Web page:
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Understanding Seasonal Affective Disorder


As winter comes and the year wanes, many people shift into a time of greater rest. Indoor activities, quiet nights at home, and hearty meals become the norm. For some people, this time of year can be beautiful, restful, and nourishing. However, for others, the shorter, colder days of winter can trigger a condition called Seasonal Affective Disorder or SAD. SAD is a form of depression that has a clear seasonal pattern. Read on to understand the symptoms and treatments for this common yet debilitating condition.


Common depression symptoms


In the Diagnostic and Statistical Manual of Mental Disorders, fifth edition, SAD is labeled as Major Depressive Disorder with a Seasonal Pattern. So, it makes sense that symptoms of SAD mirror those of Major Depressive Disorder. General symptoms of depression include depressed mood (sadness, emptiness, hopelessness), loss of interest in usual activities, low energy, sluggishness, sleep disruption, changes in appetite, difficulty focusing, feelings of worthlessness, and/or thoughts of suicide. These symptoms occur consistently for at least two weeks and often last much longer.


Unique symptoms of SAD


The thing that distinguishes SAD from non-seasonal types of depression is that it occurs reliably in a seasonal pattern. For most people, this means depressive symptoms set in during the late fall and early winter, often lasting until spring. This may be connected to the reduced daylight hours that occur during winter. SAD tends to be more common in places that have dramatically shorter daylight hours in the winter. SAD also tends to come with increased desire to sleep, tiredness, and increased craving for foods, especially those rich in carbohydrates. Although less common, SAD can also occur during summer and may have symptoms like increased insomnia, poor appetite, weight loss, and anxiety or agitation. In order to separate SAD from the more general major depressive disorder, a therapist would look for a seasonal pattern to the onset of depression symptoms for at least two years. The therapist would also want to rule out other causes such as being unemployed each winter or schedule changes that may explain depression symptoms.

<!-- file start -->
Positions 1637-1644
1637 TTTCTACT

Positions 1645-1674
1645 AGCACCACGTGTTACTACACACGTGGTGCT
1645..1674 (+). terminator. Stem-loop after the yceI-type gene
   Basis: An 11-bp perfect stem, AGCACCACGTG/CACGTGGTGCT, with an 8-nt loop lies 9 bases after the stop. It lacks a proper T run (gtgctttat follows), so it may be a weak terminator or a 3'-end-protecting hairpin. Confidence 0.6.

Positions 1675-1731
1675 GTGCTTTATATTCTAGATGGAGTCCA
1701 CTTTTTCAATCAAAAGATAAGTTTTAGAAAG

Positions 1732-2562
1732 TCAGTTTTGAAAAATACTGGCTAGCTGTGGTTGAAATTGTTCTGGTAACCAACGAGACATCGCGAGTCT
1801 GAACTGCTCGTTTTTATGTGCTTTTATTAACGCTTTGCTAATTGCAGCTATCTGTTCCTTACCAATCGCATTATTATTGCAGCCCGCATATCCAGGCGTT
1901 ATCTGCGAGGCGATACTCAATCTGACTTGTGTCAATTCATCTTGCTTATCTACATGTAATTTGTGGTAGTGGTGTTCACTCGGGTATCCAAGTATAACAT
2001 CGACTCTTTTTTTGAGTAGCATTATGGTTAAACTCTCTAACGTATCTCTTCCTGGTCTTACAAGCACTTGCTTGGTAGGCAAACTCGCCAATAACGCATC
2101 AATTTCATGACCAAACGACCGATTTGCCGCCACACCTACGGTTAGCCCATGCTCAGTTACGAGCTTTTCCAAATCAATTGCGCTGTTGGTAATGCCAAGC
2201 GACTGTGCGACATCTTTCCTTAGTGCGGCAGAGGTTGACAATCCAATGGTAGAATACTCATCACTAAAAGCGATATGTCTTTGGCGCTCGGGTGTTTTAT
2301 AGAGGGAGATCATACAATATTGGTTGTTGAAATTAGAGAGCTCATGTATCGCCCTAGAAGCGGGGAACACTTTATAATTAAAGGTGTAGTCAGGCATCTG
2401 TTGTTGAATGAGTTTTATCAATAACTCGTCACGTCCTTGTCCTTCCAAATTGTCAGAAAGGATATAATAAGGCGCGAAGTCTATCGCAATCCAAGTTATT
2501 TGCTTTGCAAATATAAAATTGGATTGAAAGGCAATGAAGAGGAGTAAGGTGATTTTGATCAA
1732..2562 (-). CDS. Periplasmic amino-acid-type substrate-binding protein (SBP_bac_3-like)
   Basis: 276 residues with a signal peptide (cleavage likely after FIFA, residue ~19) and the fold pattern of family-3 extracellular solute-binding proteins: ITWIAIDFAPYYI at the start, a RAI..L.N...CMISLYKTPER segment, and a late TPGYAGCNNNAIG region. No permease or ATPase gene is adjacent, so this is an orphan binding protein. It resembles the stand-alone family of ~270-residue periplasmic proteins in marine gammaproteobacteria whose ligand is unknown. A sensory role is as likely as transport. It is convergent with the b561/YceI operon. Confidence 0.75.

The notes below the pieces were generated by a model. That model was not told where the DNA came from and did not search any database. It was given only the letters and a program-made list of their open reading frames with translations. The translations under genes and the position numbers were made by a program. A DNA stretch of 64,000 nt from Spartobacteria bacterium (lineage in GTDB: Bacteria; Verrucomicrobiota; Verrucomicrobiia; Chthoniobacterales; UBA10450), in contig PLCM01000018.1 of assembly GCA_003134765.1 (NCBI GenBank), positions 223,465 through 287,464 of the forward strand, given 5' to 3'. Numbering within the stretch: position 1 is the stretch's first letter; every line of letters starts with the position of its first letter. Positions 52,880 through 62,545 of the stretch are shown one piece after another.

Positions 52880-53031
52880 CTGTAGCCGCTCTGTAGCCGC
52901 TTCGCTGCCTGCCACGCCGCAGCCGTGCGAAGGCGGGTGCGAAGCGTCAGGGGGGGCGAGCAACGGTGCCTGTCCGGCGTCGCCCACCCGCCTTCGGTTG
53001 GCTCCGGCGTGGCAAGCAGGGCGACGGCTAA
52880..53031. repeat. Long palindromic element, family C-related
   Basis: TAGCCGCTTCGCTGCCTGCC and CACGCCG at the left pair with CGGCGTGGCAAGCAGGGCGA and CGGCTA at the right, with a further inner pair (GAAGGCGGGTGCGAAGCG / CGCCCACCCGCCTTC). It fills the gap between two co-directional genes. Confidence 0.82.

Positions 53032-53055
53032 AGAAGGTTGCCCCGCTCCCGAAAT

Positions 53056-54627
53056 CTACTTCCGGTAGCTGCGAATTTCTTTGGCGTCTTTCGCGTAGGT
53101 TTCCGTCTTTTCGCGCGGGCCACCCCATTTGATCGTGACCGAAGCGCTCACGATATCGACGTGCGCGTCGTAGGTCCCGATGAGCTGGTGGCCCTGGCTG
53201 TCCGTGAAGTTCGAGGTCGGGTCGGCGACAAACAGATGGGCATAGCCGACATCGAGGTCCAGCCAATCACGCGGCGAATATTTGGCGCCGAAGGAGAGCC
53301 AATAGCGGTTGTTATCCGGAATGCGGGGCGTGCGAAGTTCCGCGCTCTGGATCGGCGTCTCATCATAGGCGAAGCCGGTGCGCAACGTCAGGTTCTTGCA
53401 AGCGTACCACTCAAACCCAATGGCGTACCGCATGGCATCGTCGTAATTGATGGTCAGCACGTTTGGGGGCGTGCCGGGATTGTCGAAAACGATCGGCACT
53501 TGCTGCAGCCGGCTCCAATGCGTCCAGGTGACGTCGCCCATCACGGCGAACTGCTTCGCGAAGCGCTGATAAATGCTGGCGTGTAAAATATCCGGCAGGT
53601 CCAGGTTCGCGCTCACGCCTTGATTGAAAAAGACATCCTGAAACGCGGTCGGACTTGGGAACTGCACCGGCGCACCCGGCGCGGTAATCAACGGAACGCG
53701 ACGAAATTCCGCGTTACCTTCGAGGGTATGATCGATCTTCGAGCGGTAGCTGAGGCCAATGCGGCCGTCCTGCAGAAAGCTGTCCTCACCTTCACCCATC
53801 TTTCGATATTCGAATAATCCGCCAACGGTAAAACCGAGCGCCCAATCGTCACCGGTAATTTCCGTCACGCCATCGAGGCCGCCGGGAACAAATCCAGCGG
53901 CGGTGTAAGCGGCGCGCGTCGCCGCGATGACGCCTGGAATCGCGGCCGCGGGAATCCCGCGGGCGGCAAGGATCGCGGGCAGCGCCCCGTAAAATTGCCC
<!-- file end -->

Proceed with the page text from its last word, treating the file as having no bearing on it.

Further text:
Treatments for SAD


SAD is a treatable condition, just like depression. Therapy for seasonal affective disorder can be incredibly helpful. A therapist can help people who are experiencing SAD understand the condition, process emotions, and form a plan to care for themselves. Another type of treatment for SAD is light therapy. Lamps designed to mimic sunlight are now widely available online and are often fairly affordable. This is thought to help the brain and body regulate the neurochemical and other biological patterns that impact mood. Medications may also be prescribed for SAD.


Getting help


As a therapist, I work with clients who experience a variety of depression symptoms, including those related to seasonal affective disorder. If you are suffering from a depressed mood or other depression symptoms, please reach out to me today to discuss your options. You do not have to accept SAD, depression, or any mental health concerns as unchangeable. There are many things you can do to feel better and you do not have to navigate that process alone.


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